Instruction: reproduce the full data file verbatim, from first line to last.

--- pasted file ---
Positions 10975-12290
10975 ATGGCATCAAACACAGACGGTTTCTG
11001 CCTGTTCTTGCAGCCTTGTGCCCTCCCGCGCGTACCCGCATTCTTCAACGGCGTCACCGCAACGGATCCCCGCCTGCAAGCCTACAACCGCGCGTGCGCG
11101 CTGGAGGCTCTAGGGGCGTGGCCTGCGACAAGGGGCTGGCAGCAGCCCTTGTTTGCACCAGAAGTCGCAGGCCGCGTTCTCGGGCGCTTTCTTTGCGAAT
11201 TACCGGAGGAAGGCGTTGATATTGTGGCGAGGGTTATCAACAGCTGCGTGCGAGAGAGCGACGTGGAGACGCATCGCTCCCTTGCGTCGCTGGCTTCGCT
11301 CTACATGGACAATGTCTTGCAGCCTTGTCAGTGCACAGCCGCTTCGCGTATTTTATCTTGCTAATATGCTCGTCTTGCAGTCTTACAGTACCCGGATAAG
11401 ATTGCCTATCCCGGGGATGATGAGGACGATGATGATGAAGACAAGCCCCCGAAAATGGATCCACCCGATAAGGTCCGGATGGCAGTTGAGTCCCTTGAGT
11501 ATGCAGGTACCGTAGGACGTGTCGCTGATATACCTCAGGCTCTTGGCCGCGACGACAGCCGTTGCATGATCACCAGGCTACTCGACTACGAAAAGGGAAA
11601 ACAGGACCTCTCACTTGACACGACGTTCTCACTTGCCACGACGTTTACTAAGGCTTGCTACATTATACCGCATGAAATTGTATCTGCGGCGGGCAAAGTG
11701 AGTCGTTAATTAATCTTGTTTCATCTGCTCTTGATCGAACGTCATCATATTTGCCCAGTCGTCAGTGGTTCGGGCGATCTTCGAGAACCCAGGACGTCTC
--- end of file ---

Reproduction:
Positions 10975-12290
10975 ATGGCATCAAACACAGACGGTTTCTG
11001 CCTGTTCTTGCAGCCTTGTGCCCTCCCGCGCGTACCCGCATTCTTCAACGGCGTCACCGCAACGGATCCCCGCCTGCAAGCCTACAACCGCGCGTGCGCG
11101 CTGGAGGCTCTAGGGGCGTGGCCTGCGACAAGGGGCTGGCAGCAGCCCTTGTTTGCACCAGAAGTCGCAGGCCGCGTTCTCGGGCGCTTTCTTTGCGAAT
11201 TACCGGAGGAAGGCGTTGATATTGTGGCGAGGGTTATCAACAGCTGCGTGCGAGAGAGCGACGTGGAGACGCATCGCTCCCTTGCGTCGCTGGCTTCGCT
11301 CTACATGGACAATGTCTTGCAGCCTTGTCAGTGCACAGCCGCTTCGCGTATTTTATCTTGCTAATATGCTCGTCTTGCAGTCTTACAGTACCCGGATAAG
11401 ATTGCCTATCCCGGGGATGATGAGGACGATGATGATGAAGACAAGCCCCCGAAAATGGATCCACCCGATAAGGTCCGGATGGCAGTTGAGTCCCTTGAGT
11501 ATGCAGGTACCGTAGGACGTGTCGCTGATATACCTCAGGCTCTTGGCCGCGACGACAGCCGTTGCATGATCACCAGGCTACTCGACTACGAAAAGGGAAA
11601 ACAGGACCTCTCACTTGACACGACGTTCTCACTTGCCACGACGTTTACTAAGGCTTGCTACATTATACCGCATGAAATTGTATCTGCGGCGGGCAAAGTG
11701 AGTCGTTAATTAATCTTGTTTCATCTGCTCTTGATCGAACGTCATCATATTTGCCCAGTCGTCAGTGGTTCGGGCGATCTTCGAGAACCCAGGACGTCTC